Few horses could have boasted a better “stallion’s pedigree” than Orpen when he went to stud at Coolmore in 2000. His older half-brother Jules, by Forty Niner, had won the Grade 3 Nashua Stakes and later became a periodically successful sire in Florida and Brazil. During Orpen’s first season at stud, Bluemamba, by Kingmambo out of Orpen’s half-sister Black Penny, by Private Account, won the Group 1 French 1000 Guineas.

That kind of success was only to be expected from the offspring of Orpen’s dam, Bonita Francita, by Devil’s Bag, a winning three-quarter-sister to French Group 3 winner Coup de Folie, by Halo. Purchased for $825,000 as a yearling by Stavros Niarchos, Coup de Folie (meaning “Stroke of Madness”) was inbred 3x3 to foundation mare Almahmoud and became the dam of European highweights Machiavellian and Coup de Genie (“Stroke of Genius”), both by Mr. Prospector; the granddam of highweights Denebola, by Storm Cat, and Way of Light, by Woodman; and the third dam of European champion Bago, by Nashwan, plus current French Group 1 winner Maxios, by Monsun.

Machiavellian developed into one of the world’s best sires, with Zenyatta’s sire, Street Cry, as his heir, but he was well down the pecking order of sires in his immediate family, which includes no less than Northern Dancer, Halo, and Danehill.

Orpen has developed into yet another leading sire from the fabulous family descending from his fourth dam, Almahmoud, by Mahmoud. Shuttling between various locations in the Southern Hemisphere and Europe, Orpen has sired 76 stakes winners from 1,838 foals ages 3 and up (4.1 percent), which is not an outstanding strike rate. He has been a star in Argentina, however, where he led the sire list in 2011.

Orpen’s best son, Lingote de Oro (out of Laika, by Old Trieste), earned Argentine horse of the year honors in 2011 after winning the Argentine Breeders’ Cup Classic equivalent, the Group 1 Estrellas Classic. Orpen sired two more Argentine champions the following year in La Laguna Azul (La Laguna Verde, by Candy Stripes) and Dona Ley (Dona Polenta, by Candy Stripes) and is responsible for the Argentine-bred South African champion 2-year-old male Rocks Off (Lava Gold, by Java Gold).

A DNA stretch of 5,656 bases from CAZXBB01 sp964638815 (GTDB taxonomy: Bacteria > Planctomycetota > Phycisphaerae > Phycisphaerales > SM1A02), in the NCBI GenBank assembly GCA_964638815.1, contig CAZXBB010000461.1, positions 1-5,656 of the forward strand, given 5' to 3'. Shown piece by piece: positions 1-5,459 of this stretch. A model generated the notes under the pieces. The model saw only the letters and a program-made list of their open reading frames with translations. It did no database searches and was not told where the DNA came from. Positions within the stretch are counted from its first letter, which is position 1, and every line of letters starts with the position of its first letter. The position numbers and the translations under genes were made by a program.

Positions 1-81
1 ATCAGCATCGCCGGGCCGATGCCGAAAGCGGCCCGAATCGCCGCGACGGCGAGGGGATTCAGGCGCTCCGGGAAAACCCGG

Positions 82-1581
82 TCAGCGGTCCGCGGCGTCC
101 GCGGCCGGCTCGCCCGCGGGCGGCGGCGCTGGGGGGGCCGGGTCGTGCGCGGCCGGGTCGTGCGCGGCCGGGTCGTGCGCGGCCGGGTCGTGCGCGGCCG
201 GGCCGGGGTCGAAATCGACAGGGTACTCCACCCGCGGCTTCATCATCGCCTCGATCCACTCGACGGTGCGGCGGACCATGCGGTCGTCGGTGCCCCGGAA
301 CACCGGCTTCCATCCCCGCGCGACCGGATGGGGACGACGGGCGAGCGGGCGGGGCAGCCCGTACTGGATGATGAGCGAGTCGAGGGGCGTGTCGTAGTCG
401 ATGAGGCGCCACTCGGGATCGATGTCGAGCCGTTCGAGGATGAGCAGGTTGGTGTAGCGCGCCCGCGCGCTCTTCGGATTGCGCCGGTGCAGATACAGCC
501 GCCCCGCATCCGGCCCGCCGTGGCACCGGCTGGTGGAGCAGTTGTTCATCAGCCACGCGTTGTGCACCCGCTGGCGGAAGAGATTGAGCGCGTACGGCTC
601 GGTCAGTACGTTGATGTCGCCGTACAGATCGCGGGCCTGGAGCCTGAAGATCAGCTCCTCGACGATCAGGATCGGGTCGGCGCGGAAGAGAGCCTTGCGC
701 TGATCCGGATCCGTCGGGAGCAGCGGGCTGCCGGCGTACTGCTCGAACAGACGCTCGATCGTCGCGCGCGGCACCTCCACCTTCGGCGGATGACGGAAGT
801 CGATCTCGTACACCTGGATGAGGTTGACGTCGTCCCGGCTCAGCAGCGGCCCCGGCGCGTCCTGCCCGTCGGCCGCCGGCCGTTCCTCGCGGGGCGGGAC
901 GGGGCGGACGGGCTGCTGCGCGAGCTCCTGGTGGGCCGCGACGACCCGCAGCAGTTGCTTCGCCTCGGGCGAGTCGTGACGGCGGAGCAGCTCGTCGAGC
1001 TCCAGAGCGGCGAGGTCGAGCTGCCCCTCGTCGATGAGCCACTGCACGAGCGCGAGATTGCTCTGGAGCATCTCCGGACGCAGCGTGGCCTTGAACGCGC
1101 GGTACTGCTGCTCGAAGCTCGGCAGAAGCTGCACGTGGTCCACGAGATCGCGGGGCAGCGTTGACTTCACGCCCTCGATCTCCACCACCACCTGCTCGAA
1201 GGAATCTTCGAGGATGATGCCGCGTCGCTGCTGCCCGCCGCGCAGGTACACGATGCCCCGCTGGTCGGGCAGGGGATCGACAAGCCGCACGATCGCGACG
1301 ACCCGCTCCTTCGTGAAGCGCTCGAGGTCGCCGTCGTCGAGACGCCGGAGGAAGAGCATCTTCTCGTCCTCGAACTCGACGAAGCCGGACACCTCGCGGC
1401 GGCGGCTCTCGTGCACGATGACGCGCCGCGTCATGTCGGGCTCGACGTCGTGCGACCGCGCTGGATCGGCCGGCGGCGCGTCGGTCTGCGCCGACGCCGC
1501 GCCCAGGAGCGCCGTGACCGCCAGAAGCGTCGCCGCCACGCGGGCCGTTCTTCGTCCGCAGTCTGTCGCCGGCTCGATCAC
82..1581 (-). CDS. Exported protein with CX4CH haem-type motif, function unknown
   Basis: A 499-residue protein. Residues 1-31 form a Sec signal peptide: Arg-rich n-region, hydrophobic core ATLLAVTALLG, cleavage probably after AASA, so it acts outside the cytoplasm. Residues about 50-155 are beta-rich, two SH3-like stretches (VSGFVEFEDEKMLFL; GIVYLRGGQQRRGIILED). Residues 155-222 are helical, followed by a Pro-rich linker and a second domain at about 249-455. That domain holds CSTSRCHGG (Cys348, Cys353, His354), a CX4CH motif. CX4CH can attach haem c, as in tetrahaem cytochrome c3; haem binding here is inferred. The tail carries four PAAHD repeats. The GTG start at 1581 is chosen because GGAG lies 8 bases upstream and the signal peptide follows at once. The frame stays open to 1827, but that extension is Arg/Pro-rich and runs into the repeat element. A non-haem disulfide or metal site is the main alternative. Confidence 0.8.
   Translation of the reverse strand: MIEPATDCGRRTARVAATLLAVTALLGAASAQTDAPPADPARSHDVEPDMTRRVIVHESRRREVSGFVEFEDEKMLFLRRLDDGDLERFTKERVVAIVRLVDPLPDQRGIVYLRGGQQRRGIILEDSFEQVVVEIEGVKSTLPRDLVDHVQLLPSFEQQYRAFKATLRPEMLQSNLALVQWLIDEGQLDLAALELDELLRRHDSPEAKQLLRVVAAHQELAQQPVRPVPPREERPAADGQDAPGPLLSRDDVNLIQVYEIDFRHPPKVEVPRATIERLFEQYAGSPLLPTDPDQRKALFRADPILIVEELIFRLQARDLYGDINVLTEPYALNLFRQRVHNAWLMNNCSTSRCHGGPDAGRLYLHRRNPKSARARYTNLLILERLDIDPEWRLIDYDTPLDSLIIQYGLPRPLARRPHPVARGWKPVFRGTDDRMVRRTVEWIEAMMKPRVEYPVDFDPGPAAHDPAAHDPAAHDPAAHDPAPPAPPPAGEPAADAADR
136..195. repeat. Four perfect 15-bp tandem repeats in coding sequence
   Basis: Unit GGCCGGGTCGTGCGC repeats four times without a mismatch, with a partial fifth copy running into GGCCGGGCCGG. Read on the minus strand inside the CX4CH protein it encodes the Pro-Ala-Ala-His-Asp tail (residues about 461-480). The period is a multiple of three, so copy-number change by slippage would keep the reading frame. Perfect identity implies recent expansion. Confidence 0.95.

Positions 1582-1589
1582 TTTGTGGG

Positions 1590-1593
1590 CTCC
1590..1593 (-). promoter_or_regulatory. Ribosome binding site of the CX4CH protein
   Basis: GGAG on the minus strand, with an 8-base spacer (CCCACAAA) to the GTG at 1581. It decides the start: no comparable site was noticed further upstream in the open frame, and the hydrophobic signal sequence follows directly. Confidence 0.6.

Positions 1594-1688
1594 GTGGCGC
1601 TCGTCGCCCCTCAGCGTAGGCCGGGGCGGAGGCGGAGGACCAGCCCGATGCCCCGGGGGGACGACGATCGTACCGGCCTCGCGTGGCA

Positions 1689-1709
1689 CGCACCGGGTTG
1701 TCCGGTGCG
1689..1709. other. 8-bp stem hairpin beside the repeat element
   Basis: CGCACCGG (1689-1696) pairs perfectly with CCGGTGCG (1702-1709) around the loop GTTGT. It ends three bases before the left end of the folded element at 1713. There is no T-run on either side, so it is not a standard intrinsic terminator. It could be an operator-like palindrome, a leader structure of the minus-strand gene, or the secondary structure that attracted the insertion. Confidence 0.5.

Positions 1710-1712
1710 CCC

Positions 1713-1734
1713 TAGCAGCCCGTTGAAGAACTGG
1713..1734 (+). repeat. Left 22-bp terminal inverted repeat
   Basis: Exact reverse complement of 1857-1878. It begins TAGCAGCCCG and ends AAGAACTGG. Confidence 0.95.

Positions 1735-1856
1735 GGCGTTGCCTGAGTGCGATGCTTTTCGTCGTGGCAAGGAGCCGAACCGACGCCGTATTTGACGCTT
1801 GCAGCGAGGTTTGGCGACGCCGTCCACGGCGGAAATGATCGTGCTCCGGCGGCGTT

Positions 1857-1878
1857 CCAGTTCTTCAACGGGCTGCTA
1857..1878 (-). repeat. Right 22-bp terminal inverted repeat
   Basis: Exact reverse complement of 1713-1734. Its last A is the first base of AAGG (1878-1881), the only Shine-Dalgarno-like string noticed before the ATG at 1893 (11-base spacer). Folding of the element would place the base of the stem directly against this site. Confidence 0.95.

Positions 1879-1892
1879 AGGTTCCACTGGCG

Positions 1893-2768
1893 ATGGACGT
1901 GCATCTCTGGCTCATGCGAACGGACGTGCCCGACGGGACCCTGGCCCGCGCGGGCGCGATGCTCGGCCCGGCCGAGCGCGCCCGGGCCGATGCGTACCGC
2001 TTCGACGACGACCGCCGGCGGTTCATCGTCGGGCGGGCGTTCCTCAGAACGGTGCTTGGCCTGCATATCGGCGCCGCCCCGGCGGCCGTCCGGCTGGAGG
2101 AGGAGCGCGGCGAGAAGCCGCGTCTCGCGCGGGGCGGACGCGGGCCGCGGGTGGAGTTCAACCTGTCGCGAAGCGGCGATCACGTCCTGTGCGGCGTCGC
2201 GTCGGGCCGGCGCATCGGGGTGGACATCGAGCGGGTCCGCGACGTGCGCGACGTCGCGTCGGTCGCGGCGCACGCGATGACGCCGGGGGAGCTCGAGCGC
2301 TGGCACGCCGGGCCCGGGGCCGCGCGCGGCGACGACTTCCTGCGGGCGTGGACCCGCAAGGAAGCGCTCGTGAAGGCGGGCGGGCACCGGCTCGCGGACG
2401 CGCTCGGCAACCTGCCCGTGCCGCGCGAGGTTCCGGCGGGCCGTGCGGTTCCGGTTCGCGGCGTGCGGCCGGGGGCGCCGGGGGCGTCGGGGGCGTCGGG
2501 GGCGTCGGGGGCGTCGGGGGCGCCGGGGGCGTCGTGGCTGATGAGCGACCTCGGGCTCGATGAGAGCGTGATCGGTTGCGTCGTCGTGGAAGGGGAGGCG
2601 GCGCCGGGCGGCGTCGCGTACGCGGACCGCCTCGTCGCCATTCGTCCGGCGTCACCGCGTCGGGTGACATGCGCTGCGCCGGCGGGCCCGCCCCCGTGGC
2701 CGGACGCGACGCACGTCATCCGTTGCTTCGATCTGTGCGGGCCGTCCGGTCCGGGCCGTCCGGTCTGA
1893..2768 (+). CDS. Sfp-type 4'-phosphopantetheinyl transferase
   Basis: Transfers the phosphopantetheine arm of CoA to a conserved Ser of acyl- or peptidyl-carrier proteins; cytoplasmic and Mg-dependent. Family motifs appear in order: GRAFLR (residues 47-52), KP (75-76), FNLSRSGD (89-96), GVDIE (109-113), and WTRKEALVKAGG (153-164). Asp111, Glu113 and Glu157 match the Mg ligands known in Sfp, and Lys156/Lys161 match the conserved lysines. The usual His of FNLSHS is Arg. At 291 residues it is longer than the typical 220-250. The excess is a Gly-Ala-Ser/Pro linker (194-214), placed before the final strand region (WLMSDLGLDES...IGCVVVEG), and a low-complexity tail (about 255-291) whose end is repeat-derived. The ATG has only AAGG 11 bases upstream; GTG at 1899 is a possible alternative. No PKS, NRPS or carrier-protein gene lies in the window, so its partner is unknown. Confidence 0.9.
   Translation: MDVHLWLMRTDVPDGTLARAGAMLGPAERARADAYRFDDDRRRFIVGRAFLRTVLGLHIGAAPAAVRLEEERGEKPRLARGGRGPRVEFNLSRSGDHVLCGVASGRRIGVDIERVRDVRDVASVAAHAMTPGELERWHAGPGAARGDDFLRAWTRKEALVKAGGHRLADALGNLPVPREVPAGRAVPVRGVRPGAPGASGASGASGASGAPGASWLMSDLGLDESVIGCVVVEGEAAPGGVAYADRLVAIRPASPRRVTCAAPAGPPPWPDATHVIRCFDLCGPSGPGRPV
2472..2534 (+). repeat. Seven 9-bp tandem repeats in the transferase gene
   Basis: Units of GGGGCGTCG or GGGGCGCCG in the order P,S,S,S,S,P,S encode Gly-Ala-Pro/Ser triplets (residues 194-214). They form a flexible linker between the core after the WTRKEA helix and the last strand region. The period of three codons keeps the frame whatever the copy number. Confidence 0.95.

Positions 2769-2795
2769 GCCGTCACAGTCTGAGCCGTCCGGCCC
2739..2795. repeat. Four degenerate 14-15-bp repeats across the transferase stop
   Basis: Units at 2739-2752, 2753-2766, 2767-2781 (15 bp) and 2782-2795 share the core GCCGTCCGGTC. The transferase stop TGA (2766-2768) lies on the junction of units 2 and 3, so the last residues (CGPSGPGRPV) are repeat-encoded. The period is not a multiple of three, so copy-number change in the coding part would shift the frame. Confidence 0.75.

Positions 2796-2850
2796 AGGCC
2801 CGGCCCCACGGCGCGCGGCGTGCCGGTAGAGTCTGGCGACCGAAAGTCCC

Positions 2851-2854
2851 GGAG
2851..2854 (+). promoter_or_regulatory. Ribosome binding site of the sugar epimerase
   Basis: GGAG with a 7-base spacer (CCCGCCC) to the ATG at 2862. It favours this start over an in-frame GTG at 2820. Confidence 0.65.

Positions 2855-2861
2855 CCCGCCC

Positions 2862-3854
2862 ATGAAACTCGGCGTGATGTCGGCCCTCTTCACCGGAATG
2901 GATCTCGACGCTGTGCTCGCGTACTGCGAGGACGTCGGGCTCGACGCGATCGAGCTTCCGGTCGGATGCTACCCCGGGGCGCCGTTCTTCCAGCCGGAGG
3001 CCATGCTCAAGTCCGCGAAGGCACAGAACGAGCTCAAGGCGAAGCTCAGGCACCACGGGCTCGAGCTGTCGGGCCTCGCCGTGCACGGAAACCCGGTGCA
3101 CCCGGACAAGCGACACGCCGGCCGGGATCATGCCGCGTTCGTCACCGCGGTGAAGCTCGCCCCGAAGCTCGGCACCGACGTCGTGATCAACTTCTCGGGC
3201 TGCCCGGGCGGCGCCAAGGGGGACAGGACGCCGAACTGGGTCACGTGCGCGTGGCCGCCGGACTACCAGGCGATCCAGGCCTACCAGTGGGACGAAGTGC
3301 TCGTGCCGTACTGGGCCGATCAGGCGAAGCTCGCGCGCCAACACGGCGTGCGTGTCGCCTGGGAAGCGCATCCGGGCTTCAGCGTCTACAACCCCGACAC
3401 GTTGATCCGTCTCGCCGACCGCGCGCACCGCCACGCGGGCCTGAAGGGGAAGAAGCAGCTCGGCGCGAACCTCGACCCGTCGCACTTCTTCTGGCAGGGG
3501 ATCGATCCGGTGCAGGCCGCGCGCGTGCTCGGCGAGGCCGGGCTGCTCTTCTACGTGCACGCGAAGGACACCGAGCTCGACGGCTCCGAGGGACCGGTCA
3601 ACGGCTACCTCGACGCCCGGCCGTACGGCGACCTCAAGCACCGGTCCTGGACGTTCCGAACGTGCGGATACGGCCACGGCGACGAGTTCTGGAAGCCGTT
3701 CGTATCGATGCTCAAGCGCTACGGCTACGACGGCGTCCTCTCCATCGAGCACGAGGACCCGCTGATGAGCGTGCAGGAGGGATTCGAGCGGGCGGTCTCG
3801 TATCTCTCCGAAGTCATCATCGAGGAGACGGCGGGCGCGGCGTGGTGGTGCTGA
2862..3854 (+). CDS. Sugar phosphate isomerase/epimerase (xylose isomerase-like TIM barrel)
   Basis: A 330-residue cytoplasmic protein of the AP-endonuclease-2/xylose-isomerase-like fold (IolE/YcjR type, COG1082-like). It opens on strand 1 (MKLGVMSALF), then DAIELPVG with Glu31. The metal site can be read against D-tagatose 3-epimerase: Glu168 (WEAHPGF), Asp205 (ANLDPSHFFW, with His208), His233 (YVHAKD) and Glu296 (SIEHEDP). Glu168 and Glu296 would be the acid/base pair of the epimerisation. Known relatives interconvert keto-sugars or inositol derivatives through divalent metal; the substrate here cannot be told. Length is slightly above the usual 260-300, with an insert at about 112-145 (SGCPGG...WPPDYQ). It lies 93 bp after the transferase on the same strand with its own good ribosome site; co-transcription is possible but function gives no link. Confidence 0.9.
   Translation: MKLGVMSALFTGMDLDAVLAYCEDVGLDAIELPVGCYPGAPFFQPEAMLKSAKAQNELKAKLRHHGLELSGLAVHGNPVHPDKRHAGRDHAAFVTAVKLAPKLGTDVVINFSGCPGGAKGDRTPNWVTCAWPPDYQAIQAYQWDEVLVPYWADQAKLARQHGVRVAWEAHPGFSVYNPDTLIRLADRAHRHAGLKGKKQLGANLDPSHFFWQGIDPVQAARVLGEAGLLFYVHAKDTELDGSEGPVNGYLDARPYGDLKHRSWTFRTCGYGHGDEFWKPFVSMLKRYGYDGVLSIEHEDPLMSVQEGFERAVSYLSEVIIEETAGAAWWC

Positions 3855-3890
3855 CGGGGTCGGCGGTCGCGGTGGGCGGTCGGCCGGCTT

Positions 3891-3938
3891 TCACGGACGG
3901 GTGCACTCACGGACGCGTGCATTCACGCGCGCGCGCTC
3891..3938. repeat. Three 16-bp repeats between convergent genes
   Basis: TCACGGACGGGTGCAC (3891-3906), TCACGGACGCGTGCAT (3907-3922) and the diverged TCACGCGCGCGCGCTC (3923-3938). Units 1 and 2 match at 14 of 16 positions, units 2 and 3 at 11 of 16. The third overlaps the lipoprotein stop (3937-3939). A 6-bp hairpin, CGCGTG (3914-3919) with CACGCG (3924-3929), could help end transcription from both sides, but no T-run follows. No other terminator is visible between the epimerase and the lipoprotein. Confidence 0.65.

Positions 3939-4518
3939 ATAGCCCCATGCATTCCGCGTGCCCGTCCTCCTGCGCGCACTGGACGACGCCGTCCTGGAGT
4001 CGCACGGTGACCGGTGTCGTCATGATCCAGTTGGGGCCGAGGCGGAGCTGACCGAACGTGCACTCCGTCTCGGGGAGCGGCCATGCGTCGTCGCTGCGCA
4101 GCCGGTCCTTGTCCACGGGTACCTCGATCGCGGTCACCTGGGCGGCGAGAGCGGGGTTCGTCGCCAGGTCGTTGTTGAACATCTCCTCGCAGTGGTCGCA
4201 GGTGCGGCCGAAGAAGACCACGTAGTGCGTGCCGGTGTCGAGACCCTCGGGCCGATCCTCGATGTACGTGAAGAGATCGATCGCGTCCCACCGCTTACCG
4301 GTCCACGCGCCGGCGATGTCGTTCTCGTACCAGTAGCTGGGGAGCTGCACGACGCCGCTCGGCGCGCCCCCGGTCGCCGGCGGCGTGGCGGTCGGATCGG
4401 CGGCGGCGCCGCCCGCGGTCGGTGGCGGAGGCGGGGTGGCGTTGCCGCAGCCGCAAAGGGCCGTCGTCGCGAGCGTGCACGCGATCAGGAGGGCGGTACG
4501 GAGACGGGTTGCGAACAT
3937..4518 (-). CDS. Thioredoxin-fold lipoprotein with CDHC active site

Orpen has not been quite as successful in other venues, but his Australian-bred star War Artist (Royal Solitaire, by Brocco) won group races in South Africa, France, Germany, and Dubai, and he has sired four highweights in Italy, where he has spent his European seasons in recent years. Orpen’s best European runner has been 2004 French 1000 Guineas winner Torrestrella (Sea Ring, by Bering), but Vorda has the potential to match that Group 1 victory.

Vorda is the second foal out of Velda, by Observatory, a winning daughter of Viavigoni, by Mark of Esteem. Viavigoni produced nothing of note but was a half-sister to Italian Group 3 winner Verardi, by Mill Reef. Vorda’s third dam, Val d’Erica, by Ashmore, was a much better filly, winning both the Group 1 Italian Oaks and the Italian 1000 Guineas and running second in the Group 1 French Oaks.

The champion filly of her generation in Italy, Val d’Erica descends from the great family founded by her seventh dam, Pretty Polly, still widely considered the best filly ever to race in England.

Though she is unbeaten in her two starts to date, Vorda is unlikely to match the record of Pretty Polly, who won 22 of 24 starts from 1903-06 and founded a family that includes such turf luminaries as Brigadier Gerard, Donatello, Nearctic, Luthier, St. Paddy, Northern Taste, and, more recently, 2010 Breeders’ Cup Ladies’ Classic winner Unrivaled Belle, 2012 Travers winner Alpha, and 2013 French classic winner Style Vendome.

Lure’s record of 11 wins and six seconds from 18 starts on turf is far better than that of many grass champions, and he will be rewarded with induction into the Racing Hall of Fame on Aug. 9 in Saratoga Springs, N.Y. His fertility issues blighted an otherwise-promising stud career, but his best son, Orpen, has ensured that Lure’s genetic legacy will live on for a few more generations.